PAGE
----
Why We Should Care About the Near-Shutdown

Washington has kept the federal government funded, but this week's stalemate was just one battle in a long spending war

Reid press conference - Alex Wong Getty - banner.jpg

Five days before the new fiscal year began, Congress and the White House fought the last exhausting battle of the 2011 budget.

That's right. The new Republican-led House fought the Democratic Senate and Obama White House until the 360th day of the 2011 fiscal year, which began on Oct. 1 of 2010. Call it the 12 months' war -- a mere skirmish in advance of the battle sure to break out over proposals due in November from the bipartisan select committee on deficit reduction, the so-called super committee.

This battle, which again made Congress appear incapable of dealing with the simplest tasks of government, also foreshadows confrontations over spending priorities in the 2012 budget. Congress and the White House have agreed on an overall discretionary spending number for 2012 and a rough split between domestic and defense allocations. But the fine-grain decisions about how much to spend on what remain unresolved, and for a Congress seemingly willing to haggle over the smallest spending item (disaster aid being the newest example), a tug-of-war of some duration appears certain. If the super committee produces $1.2 trillion in deficit reduction over 10 years, that will make this week's budget hair-pull look wimpy.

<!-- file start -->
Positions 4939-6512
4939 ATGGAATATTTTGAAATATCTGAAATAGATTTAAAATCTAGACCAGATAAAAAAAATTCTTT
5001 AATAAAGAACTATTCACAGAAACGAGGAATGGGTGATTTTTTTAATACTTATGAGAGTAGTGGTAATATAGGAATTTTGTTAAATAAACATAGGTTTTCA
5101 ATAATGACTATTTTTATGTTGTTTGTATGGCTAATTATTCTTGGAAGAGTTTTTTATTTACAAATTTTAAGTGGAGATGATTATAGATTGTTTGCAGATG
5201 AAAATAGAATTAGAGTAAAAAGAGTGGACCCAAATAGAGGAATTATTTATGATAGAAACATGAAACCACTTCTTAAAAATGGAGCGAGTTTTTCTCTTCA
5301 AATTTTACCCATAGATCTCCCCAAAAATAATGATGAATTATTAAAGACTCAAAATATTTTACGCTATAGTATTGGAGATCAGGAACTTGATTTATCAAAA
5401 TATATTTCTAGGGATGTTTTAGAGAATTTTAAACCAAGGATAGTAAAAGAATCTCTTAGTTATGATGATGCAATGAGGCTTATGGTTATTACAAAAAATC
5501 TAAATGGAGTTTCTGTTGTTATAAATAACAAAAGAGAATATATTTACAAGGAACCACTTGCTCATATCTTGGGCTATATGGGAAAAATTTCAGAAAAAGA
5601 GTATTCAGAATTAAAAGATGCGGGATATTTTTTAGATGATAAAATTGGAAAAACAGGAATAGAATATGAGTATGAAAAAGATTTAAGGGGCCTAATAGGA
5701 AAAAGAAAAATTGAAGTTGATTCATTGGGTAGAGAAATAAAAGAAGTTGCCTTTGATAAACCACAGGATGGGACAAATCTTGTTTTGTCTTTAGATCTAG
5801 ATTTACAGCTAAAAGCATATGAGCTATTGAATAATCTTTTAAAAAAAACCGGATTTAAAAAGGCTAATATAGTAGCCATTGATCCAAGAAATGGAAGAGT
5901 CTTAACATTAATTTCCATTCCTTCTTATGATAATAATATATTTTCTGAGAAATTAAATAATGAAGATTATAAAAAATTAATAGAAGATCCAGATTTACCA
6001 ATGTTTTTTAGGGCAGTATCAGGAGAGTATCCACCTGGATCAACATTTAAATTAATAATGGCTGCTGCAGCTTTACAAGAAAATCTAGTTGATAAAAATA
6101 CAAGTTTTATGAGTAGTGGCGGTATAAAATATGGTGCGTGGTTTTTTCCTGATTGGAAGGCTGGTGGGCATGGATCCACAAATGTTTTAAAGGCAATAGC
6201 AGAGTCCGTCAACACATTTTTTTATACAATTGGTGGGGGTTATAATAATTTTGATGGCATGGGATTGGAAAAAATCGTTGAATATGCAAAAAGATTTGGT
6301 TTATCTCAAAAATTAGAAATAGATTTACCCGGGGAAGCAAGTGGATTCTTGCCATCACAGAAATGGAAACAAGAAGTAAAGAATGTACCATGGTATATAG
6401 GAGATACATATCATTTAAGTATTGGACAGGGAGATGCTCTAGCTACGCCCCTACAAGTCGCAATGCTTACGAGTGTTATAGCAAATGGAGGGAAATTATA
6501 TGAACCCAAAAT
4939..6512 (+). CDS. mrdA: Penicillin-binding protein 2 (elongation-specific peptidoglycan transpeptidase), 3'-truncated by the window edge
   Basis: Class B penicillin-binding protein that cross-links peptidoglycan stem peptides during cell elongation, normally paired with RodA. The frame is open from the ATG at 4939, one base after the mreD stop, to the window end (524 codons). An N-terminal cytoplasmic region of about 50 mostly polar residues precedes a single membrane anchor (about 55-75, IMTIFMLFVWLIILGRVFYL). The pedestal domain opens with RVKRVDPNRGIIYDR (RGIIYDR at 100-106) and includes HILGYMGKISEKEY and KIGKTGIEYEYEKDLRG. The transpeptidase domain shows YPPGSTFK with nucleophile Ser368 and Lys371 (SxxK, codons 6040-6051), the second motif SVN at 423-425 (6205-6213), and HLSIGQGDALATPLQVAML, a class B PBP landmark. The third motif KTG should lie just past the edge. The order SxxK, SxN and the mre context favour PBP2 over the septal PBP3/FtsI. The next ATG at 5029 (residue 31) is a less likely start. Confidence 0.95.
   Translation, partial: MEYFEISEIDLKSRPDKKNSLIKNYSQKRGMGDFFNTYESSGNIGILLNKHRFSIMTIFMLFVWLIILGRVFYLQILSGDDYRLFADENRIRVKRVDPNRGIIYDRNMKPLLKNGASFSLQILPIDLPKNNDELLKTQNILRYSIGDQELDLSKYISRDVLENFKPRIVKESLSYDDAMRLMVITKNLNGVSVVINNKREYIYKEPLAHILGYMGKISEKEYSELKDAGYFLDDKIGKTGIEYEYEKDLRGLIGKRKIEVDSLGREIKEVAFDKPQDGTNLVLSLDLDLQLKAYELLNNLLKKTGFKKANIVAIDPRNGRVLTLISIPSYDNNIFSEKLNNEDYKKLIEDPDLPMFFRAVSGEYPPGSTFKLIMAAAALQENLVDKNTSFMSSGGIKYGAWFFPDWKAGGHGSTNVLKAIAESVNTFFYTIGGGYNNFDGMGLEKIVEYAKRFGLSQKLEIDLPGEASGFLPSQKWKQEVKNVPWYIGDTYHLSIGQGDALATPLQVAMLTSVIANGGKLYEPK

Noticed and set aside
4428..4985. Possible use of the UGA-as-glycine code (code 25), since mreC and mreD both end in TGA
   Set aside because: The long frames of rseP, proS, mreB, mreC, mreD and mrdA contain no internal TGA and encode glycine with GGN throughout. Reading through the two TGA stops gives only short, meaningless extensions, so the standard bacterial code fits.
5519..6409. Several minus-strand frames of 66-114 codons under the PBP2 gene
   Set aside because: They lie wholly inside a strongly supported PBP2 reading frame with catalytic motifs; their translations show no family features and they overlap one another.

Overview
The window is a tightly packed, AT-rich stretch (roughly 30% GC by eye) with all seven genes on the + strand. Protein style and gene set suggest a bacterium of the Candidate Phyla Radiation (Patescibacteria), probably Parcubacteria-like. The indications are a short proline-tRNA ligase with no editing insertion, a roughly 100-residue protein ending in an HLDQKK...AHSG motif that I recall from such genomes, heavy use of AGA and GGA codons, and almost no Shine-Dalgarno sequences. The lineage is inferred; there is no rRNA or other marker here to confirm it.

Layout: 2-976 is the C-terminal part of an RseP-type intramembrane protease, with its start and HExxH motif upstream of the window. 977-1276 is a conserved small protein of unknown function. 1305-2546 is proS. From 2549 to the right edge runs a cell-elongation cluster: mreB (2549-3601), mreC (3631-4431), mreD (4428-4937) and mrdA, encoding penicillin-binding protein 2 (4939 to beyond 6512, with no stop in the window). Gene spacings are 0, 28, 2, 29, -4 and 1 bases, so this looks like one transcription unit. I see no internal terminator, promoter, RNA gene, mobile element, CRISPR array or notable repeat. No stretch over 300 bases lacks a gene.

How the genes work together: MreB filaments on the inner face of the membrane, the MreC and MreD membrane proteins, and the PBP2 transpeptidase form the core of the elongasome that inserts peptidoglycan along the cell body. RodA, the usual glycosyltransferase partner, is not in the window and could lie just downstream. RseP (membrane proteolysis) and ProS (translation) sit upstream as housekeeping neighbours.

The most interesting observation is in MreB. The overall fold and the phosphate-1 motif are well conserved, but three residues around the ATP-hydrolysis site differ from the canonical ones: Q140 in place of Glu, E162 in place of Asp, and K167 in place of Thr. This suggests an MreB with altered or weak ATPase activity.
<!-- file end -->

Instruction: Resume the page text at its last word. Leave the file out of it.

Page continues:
In the end, the terrain was the same -- exactly the same -- as the three sides fought over in the spring, when the nation inched within hours of a government shutdown. House Republicans won budget cuts in that conflict that they were adamant to protect now. In fact, the entire tussle over offsetting $1.5 billion out of $3.65 billion in proposed disaster assistance had nothing to do with any durable principle and everything to do with Republicans not adding a cent to the budget they'd negotiated in May. Those hard-won gains have gained an almost mythological importance to House Republicans and the tea party-inspired freshmen.

In the end, House Republicans won that part of the fight. Monday's deal adds no new spending to the 2011 budget. The stopgap spending bill funds all government operations until Nov. 18, pending its expected approval in the House. The deal also, as will be explained in greater detail, addresses disaster funding more directly. Even so, it sets up another clash later this year or early next when Congress and the White House must face the costs of an array of natural disasters that the current deal on federal disaster funding will not cover.

And it is on this future budgetary battle space that Senate Democrats believe they have won an important tactical advantage.

To sort all of this out, it's important to look at the numbers for 2011 and 2012 as well as how the Monday deal temporarily -- but only temporarily -- solves the disaster assistance crisis.

The House Republicans wanted to protect the 2011 discretionary spending total of $1.050 trillion hammered out in the deal that averted a government shutdown in May. All allocations for disaster assistance in that budget year had to be offset. That's why House Republicans sought to cut up to $1.5 billion from federal grants supporting fuel-efficient vehicle production and, in the final hours of the conflict, $100 million from renewable-energy grants.

This strategy was designed to force the White House and Senate Democrats to cut programs they like in order to respect the budget cuts they negotiated in the spring. Instead, the White House and Senate Democrats played a stalling game -- one that increased the chances of a government shutdown and hollowed out the Federal Emergency Management Agency's ability to respond to the batch of late summer disasters that befell the nation.

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Major Garrett is a congressional correspondent for National Journal.

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